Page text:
Trolling rigs for Mahi There are a wide variety of trolling lures on the market. Which ones actually catch fish, and which ones are designed just to catch fisherman? Here are a few of our favorite rigs to pull when we’re targeting mahi. 1. Skirted artificial lures: These types of lures are widely available and catch a variety of fish beyond just mahi. Often times they are rigged and ready to go out of the package. We prefer the smaller sized lures, in the 4-6” range. Colors like a combination blue and white mimic flying fish, a favorite forage of dorado. Pink is also a color that seems to get a lot of bites in the spread. Some of our favorites include the R&R Mahi Magnet which can be found here https://randrtackle.com/collections/mahi-magnets. Feathers fished out of the outriggers and close to the boat will run or skip across the surface and remain relatively free of weeds. Try to position a new lure at different ...

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  • Dec 20

    Fishing Line Maintenance

    Published December 20th, 2018

    Fishing Line Maintenance We run nearly 300 fishing charters per year. This puts an insane demand on our tackle, our boat, and obviously our fishing line. We have tricks to maintain and maximize the life of all of our equipment and our fishing line is no different. Here are a few tips to make sure you get long life out of your fishing line and avoid losing quality fish due to negligence.  1. Check your guides! Always monitor the condition of the guides on your rods. This is important for both spinning rods and conventional rods. Even the smallest groove or chip in a fishing guide can instantly chafe or break your mainline. Check your guides before and after every trip and be sure to avoid bad habits such as putting rods on the deck, reeling hooks into the rod tip, or placing hooks or lures onto the part of the guides where the line touches. 2. Check your clips! Kite clips and outrigger clips can be major culprits when it comes ...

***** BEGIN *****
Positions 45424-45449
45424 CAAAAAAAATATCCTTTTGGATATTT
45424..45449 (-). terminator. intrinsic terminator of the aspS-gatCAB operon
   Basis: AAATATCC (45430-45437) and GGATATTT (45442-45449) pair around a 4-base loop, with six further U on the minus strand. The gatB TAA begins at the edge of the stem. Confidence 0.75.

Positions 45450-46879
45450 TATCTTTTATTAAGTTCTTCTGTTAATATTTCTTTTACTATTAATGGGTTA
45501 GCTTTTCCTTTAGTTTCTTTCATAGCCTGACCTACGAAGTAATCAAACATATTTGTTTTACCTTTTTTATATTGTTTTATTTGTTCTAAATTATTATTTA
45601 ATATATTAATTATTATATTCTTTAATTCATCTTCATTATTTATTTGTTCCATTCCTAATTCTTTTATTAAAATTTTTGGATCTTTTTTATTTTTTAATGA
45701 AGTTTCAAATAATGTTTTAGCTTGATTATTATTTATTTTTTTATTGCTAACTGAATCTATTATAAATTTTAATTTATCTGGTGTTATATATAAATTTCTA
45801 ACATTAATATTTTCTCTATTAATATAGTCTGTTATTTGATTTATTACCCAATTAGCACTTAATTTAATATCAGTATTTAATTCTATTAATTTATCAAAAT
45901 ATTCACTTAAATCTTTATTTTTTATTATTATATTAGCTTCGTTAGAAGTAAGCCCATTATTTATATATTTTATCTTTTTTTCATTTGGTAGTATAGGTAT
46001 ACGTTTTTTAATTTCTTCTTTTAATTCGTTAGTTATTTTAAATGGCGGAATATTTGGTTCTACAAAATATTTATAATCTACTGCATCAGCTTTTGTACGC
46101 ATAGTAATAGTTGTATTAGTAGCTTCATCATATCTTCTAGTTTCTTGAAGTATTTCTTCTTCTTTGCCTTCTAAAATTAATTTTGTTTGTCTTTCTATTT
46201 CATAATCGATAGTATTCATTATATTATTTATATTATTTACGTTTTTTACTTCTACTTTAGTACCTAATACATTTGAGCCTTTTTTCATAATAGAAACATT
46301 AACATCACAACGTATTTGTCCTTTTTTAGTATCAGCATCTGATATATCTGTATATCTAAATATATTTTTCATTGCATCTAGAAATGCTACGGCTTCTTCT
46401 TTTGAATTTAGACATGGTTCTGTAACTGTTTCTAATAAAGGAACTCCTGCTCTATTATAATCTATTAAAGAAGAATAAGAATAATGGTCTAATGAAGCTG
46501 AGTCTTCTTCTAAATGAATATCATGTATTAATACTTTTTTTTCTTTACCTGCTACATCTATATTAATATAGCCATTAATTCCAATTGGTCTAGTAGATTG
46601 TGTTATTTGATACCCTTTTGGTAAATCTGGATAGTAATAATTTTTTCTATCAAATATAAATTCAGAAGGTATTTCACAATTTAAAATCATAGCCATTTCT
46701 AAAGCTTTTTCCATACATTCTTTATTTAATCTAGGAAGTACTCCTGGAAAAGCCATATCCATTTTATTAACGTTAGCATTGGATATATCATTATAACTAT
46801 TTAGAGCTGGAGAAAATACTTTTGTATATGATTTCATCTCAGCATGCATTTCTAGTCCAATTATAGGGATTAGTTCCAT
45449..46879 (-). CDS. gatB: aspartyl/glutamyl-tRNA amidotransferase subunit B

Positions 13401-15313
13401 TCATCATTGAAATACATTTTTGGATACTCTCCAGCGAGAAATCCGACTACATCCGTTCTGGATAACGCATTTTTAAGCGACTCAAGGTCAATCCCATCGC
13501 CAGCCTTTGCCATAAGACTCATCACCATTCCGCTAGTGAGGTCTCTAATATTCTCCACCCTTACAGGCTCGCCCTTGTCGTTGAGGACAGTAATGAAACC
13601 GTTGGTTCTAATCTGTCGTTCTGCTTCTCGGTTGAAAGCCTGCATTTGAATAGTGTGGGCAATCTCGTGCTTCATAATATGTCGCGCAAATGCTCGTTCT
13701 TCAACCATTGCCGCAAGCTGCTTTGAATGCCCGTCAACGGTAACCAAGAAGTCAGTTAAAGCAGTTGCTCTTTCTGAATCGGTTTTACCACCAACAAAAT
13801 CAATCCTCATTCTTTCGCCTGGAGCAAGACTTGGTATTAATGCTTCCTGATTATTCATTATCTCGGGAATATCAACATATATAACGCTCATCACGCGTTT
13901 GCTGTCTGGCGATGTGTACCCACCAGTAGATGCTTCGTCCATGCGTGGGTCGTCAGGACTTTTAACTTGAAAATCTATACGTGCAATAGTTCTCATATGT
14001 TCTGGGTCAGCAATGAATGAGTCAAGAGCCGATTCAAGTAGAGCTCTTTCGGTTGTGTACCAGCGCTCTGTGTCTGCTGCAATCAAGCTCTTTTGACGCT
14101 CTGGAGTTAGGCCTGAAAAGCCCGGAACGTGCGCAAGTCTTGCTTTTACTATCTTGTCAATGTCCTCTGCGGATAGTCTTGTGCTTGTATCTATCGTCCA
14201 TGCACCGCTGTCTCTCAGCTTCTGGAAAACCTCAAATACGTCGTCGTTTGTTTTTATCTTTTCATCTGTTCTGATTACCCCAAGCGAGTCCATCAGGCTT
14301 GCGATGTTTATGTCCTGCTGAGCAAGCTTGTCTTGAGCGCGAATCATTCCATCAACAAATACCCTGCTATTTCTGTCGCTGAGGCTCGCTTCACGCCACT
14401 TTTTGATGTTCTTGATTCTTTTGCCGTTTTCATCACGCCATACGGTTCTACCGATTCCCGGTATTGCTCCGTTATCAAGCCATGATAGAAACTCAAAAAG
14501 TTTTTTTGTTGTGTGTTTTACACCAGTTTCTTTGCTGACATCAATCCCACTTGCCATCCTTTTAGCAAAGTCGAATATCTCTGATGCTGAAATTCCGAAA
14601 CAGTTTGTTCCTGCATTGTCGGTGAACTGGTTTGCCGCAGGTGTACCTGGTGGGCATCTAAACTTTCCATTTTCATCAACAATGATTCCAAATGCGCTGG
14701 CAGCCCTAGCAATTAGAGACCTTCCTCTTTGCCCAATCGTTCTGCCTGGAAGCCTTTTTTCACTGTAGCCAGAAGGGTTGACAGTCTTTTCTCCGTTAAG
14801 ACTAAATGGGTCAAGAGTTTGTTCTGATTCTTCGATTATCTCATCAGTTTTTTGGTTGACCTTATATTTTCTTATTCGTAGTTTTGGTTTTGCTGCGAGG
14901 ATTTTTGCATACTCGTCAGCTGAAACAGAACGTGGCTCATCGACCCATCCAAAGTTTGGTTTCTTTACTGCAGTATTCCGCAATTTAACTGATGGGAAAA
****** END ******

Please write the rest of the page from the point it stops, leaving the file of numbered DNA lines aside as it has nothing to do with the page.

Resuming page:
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  • Dec 20

    Boat Maneuvering While Sight Fishing

    Published December 20th, 2018

    Pick a Spread or Have no Spread At all Boat maneuvering is a crucial component of successful sight fishing. The first step in sight fishing is determining what type of spread (if any) you should have behind the boat. When dolphin fishing for example, we usually troll 4 baits out of the riggers while looking for schools of fish. If we are seeing a lot of fish or there is an excessive amount of seaweed for example, I might make the decision to have no baits behind the boat whatsoever (this is ill advised unless your boat has a tuna tower). The benefits of committing to sight fishing exclusively is that you are always ready when you see fish rather than adjusting a trolling spread that may be less effective. I usually reserve sight fishing exclusively for good conditions. Lighting, fish behavior, sea-state, and more all contribute to that decision. If you are looking for cobia on stingrays in the sand, it is usually best to have your rods ready and ...